Jazmon: I think they'll be fine. They'll have a lot of energy, because Coach O has a lot of energy. He doesn't like to take it; he gives it.
Thursday, June 16, 2016
Caught up with brand new Lady Monarch Kelly Loftus before Game 6 (she likes Golden State, by the way).
In case you haven't heard the latest, Loftus is the new kid on the Old Dominion roster. Hofstra's leading scorer a year ago (12.5 ppg) and a member of the 2016 all-CAA Tournament team, Loftus will be eligible for the 2017-18 season.
"I wanted a new start," she said.
Hofstra ended the season in the WNIT quarterfinals and Loftus, a 5-10 guard from Mount Vernon High in Alexandria, Va., announced shortly after she wanted to transfer closer to home for her final year.
"I was a little far the first time," she said. "When I was 16, I really wanted to be farther from home. As you get older, you learn and realize what you really want. A lot of my family is from Virginia and will be able to see me play, finally."
Loftus has been the Pride's top threat the last two seasons; as a sophomore she connected on 79 3-pointers, third best in program history. She said she drew interest from ACC and Atlantic 10 schools and visited UMass and Albany prior to coming to Norfolk and meeting with coach Karen Barefoot.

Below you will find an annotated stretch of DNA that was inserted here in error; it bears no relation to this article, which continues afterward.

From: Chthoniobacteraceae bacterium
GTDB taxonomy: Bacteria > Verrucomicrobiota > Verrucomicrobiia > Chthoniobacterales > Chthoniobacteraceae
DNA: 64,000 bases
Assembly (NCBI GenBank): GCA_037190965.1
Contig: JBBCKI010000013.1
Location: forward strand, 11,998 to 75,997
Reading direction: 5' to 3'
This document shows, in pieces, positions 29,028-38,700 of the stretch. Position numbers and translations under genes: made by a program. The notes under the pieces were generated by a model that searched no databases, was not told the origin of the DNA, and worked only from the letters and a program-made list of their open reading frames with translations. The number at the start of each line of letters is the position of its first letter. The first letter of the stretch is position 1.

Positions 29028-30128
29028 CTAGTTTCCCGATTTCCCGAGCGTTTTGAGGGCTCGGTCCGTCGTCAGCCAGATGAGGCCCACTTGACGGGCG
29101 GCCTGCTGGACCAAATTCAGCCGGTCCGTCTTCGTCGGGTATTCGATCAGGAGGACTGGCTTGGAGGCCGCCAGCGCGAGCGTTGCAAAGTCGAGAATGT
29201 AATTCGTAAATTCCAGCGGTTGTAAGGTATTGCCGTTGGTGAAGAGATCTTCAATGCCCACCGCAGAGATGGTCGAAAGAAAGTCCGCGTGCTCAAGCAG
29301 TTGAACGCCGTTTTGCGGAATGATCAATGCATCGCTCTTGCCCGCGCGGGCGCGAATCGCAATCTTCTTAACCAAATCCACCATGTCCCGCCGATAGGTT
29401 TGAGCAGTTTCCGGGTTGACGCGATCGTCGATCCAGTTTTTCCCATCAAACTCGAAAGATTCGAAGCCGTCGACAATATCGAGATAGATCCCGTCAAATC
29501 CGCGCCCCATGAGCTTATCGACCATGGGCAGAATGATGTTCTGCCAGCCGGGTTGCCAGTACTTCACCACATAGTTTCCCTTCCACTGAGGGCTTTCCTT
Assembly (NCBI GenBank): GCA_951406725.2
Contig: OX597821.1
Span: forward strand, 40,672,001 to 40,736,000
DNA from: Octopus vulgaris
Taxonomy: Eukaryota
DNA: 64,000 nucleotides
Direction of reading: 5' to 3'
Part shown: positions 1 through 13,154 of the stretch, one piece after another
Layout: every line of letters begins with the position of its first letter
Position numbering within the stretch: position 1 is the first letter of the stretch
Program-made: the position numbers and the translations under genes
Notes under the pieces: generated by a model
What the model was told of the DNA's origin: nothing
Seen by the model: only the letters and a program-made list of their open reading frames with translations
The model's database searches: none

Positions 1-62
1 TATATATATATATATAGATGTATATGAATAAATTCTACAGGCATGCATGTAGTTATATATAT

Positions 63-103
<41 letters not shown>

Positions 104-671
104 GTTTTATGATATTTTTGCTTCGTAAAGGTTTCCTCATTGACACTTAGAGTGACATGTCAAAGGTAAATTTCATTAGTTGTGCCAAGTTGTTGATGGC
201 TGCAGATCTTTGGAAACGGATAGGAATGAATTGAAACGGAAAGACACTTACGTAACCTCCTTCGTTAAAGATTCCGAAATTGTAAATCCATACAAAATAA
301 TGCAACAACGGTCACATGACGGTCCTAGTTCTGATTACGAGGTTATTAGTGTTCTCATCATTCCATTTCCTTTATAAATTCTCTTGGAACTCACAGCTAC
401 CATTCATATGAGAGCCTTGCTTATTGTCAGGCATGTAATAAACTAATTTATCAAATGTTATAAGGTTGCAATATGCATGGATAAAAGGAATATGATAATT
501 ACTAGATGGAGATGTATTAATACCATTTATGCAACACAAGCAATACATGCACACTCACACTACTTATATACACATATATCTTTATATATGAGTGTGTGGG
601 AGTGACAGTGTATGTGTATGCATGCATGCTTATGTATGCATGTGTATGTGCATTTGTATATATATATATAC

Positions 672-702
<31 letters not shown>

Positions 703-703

"It wasn't about the level; it was about finding the perfect fit," she said. "They have such a winning culture and a history of women's basketball. I appreciate what Coach Barefoot has done for the game."
Loftus said also having ODU assistant Jermaine Woods on staff influenced her decision. She knows him from her high school days. "He's somebody I can always talk to, and he made me feel like they really wanted me."
For the rest of the summer, Loftus plans to focus on online classes at ODU and working on her game with her high school coach, Courtney Coffer. She also is looking for an internship in the communications field and has already spent some time shadowing broadcaster Christy Winters Scott during the WNBA season.
Loftus will fill a void left by leading scorer Jennie Simms, who enters her senior year this fall.
"I think the best thing I will bring is scoring," she said. "That's a pressure I can deal with. I also have leadership and passion."
We're guessing those qualities are the biggest reasons why Loftus and the Lady Monarchs are a match.